It can be hard to decide when to use ‘make’ or ‘do’ in English. Here’s some help.
1: We use ‘make’ when we create or construct something. For example:
- She made a cake.
- I’ve made us some coffee.
- Did you really make those trousers?
2: We use ‘do’ for general activities. In this case, ‘do’ is often used with ‘something’, ‘nothing’, ‘anything’ or ‘everything’:
- What did you do at the weekend?
- I didn’t do anything yesterday.
- She’s fed up with doing everything herself. She needs some help.
- Are you doing anything interesting during the holidays?
NOTE: ‘What do you do?’ means ‘what’s your job?’
3: There are many, many fixed expressions with ‘make’ and ‘do’. Unfortunately, they don’t really follow any useful rules, so you have to learn them. Sorry!
|30 mph (miles per hour)||Many people do more than 30 mph through this town. |
It’s very dangerous.
|badly||She did very badly on the exam, so she’ll have to retake|
|your best||Don’t worry about getting everything correct. Just do |
|business||It’s been a pleasure doing business with you.|
|chores||I have to go home and do some chores this afternoon.|
|a course||John has decided to do a course in computing this |
|a crossword||She sat on the sofa, doing a crossword and drinking tea.|
|damage||The storm has done a lot of damage to the house.|
|the dishes / |
the washing up
|I really hate doing the dishes. I’m hoping to buy a |
dishwasher this year.
|a drawing||The little boy spent hours doing a drawing.|
|your duty||He has to do his duty and look after his elderly parents.|
|an exam||I have to do three exams and write a huge essay this |
|exercise||Julie likes doing exercise, especially running.|
|an exercise||The teacher asked us to do a lot of grammar exercises |
over the holidays
|someone a |
|My friend did me a huge favour and lent me some |
|David often spends Sunday afternoons doing gardening.|
|good||She helps homeless people and tries to do good.|
|you good||You should eat your vegetables. They’ll do you good!|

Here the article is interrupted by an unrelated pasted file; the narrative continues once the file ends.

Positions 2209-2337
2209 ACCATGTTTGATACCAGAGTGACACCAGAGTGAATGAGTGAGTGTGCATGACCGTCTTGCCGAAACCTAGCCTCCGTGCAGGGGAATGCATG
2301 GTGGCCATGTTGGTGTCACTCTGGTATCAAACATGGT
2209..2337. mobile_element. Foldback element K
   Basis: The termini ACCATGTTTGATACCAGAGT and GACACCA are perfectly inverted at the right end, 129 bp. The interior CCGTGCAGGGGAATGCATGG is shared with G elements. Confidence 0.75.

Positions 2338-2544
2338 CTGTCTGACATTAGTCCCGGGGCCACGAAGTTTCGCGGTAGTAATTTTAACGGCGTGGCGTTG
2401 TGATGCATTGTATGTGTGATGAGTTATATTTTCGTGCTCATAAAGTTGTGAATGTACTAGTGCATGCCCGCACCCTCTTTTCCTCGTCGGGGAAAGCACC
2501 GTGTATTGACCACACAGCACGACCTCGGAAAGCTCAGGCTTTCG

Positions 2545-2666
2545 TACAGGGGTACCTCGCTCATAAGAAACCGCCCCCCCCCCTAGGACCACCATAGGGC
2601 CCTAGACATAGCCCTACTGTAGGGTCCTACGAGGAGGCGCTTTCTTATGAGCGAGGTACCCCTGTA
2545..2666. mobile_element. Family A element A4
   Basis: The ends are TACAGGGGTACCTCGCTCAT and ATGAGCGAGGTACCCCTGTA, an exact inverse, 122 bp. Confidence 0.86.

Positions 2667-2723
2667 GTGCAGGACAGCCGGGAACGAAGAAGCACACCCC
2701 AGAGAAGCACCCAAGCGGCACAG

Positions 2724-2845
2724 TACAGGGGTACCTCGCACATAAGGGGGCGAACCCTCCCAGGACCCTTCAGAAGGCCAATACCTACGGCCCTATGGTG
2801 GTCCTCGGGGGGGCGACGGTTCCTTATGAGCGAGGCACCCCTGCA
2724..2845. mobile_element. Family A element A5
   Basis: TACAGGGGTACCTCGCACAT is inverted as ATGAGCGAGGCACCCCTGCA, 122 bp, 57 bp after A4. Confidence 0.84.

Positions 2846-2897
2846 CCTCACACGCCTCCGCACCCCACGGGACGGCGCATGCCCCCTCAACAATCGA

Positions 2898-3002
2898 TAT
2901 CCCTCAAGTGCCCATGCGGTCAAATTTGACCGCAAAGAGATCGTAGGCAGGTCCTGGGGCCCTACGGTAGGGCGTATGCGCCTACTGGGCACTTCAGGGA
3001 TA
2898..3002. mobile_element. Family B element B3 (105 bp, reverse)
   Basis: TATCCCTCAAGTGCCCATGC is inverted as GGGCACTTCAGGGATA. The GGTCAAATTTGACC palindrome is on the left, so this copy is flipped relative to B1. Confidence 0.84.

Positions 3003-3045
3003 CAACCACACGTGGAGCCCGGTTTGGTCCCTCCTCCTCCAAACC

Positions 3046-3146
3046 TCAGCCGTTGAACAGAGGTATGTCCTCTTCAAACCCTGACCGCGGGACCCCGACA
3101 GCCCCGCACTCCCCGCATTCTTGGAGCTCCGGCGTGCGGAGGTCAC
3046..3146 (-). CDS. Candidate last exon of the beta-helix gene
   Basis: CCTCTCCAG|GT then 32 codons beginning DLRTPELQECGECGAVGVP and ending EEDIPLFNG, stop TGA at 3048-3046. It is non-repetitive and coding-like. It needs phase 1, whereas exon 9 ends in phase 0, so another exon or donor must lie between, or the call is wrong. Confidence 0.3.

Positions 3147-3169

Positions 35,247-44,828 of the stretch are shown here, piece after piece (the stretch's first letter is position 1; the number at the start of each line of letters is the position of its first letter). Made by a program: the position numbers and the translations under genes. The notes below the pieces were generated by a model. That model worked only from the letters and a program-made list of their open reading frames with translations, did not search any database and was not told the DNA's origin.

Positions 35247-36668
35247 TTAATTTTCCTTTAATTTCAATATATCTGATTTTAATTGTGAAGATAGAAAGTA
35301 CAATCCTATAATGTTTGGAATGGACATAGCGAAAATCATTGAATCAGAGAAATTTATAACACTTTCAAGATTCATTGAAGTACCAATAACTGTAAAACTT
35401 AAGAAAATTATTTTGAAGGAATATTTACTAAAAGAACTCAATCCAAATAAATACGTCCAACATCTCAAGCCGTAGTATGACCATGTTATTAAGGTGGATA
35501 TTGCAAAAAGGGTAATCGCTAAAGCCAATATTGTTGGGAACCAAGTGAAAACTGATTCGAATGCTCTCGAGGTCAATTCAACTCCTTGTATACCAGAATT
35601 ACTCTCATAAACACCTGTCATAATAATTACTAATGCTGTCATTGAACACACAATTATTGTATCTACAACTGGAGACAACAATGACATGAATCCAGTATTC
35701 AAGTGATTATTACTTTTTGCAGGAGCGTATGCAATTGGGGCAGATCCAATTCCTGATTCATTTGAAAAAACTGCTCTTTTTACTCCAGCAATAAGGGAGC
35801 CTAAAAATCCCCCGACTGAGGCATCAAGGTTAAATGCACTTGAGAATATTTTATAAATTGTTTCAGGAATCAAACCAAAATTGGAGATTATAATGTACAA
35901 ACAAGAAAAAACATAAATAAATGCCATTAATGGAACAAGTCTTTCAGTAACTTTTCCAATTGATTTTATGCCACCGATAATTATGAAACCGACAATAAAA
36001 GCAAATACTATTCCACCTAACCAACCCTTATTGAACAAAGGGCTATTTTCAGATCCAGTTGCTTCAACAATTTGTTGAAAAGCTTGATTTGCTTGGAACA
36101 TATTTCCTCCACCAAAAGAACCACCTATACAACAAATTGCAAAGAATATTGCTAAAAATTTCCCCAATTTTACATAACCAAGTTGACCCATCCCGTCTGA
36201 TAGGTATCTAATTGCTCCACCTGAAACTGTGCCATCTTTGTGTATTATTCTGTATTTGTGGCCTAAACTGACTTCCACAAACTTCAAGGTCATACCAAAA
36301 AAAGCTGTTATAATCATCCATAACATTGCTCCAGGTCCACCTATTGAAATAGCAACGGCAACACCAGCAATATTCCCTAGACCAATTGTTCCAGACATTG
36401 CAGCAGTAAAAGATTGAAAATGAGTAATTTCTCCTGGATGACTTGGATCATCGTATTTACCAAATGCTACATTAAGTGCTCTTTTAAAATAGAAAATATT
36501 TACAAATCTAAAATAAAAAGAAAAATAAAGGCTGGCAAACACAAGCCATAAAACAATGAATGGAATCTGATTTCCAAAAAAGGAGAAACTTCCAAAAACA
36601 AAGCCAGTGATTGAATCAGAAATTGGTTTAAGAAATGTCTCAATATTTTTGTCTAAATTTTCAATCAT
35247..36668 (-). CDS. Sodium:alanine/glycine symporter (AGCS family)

|your hair||Allie spends ages doing her hair in the morning.|
|harm||I spilt coffee on my suit and tried to clean it, but I did |
more harm than good. It looks even worse now!
|homework||Have you finished doing your homework?|
|housework||Let’s do the housework quickly this morning, then we |
can go out for lunch.
|the ironing||My mother listens to the radio while she does the |
|a job||I think the students did a great job with this essay. It’s |
|the laundry / |
|He did the laundry, cleaned the house, and made dinner.|
|your nails||Jenny likes to do her nails each week.|
|a painting||There was an old man sitting on the bank of the river, |
doing a painting.
|paperwork||Does everybody hate doing paperwork?|
|research||I’m doing some research for my thesis at the moment.|
|the shopping||I’ll do the shopping tomorrow morning. We need milk, |
bread, pasta and bananas.
|time (= be in prison)||He broke into a bank, was caught by the police, and now he’s doing time.|
|well||My sister is doing well in her new job.|
|work||Unfortunately, Lucy does a lot of work at the weekends.|
|your worst||I’ve bought all new winter clothes:– boots, a coat and |
a very warm hat. Weather, do your worst!
|amends||I’m so sorry that I upset you. How can I make amends?|
|She had toothache, so she made an appointment with the dentist for the following day.|
|arrangements||Okay, so we’re going to go on holiday in September. Let’s make some arrangements. I’ll find a hotel, and you can |
look at flights.
|an attempt||I know we might not catch the plane, but let’s at least |
make an attempt to be on time.
|believe||The children’s favourite game is to make believe that they are kings and queens from long ago.|
|certain||I think the café opens at six, but let’s make certain. I don’t want to be standing in the street waiting!|
|a change||I’ve made some changes to the document.|
|a choice||Which job are you going to take? You need to make a|
|a comment||My mother made a comment about my shoes.|
|a complaint||The food took so long to arrive that Julie made a |
complaint to the manager.
|a confession||I’d like to make a confession. I was the one who ate the|
last of the chocolate.
|a date||I’d love to see you soon. How about if we make a date for next week?|